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What is a better approach for enabling thread-safe

 
sai prasanna
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hi all,

What is a better approach for enabling thread-safe servlets and JSPs? is it through SingleThreadModel Interface or Synchronization?

thanks in advance
saiprasanna
 
William Brogden
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SingleThreadModel was a concept created before people had really figured out the best practices for programming servlets. It survives in the API for backwards compatibility only.
Bill
 
Ben Souther
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To underscore William's excellent response..
SingleThreadedModel has been deprecated.
It is never a best practice to use deprecated classes when writing new code.
 
Harpreet Hira
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I think you don't have much choice but to synchronize. But synchronization should be applied sensibly on objects which shouldn't create bottlenecks for the application.
The HttpSession object, ServletContext object and servlet instance variables needs are NOT thread safe and should be handled carefully.
 
Charles Lyons
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You should avoid synchronising as much as possible - for example, unless you intend for multiple servlet invocations to share the same instance variable (which can happen with things like database Connections, although a pool is better), you should avoid instance variables. If you do use them, you should be careful with the synchronisation if your invocations of that instance are more than atomic operations. Generally I would advise trying to create a different construct in your design if you find yourself synchronising a lot (e.g. for database Connections use a factory or pool).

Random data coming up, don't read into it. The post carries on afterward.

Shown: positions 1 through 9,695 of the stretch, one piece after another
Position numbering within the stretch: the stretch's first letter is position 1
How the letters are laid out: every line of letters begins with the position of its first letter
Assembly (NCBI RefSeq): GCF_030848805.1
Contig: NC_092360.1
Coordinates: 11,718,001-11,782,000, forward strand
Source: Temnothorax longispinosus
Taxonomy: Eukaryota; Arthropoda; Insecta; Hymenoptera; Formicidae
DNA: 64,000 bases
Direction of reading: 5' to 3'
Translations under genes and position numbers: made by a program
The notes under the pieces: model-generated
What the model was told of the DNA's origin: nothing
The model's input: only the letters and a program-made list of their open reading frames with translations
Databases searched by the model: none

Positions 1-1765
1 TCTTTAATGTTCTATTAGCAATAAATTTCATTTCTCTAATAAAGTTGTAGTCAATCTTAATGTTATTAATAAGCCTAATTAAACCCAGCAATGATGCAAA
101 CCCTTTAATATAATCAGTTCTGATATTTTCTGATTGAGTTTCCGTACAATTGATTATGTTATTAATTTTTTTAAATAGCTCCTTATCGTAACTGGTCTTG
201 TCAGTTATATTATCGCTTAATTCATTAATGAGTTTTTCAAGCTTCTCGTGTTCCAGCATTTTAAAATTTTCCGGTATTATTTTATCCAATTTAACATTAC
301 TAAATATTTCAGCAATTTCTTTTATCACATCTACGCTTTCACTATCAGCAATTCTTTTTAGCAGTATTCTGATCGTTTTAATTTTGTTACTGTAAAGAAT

The only standard J2EE objects you should synchronise, if thread safety is a concern (and it isn't always), are HttpSession and ServletContext simply because these can be accessed by multiple servlets concurrently. However, if all your servlets only ever read data from these objects (i.e. don't use their scoped attributes), it is unnecessary to synchronise. For example, you wouldn't synchronise when obtaining context initialisation parameters because they are immutable after application start-up.

For these objects, if your ServletContext variable was called context, you would use:only in the places within the methods where you need to access the context. You shouldn't use synchronized methods in servlets - but they're fine of course in JavaBean helpers.

Oh, and never use the deprecated SingleThreadModel.
[ May 10, 2006: Message edited by: Charles Lyons ]
 
Christophe Verré
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That would be nice to hear from you, sai prasanna, when people answer your questions. You're asking a lot, but never give any feedback. Just let us know that you've understood what the other ranchers have told you.
 
sai prasanna
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iam thankfull to ranchers.
 
Stan James
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You can avoid synchronization and race conditions by delegating all the interesting work to other objects.

Note that MyObject gets plain old parameters, no J2EE classes like request, response, session, etc, so you can unit test it without firing up the whole server and navigating through a bunch of pages.

What do you think of the cost of creating a new MyObject every time? Potentially a problem?
 
William Brogden
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Note that MyObject gets plain old parameters, no J2EE classes like request, response, session, etc, so you can unit test it without firing up the whole server and navigating through a bunch of pages.

Exactly
Note that you can generalize things further by getting all request parameters as a Map with the getParameterMap method so you can define the process( map ) method.
Bill
 
Vishnu Prakash
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What do you think of the cost of creating a new MyObject every time? Potentially a problem?


Doesn't that affect in terms of memory?
 
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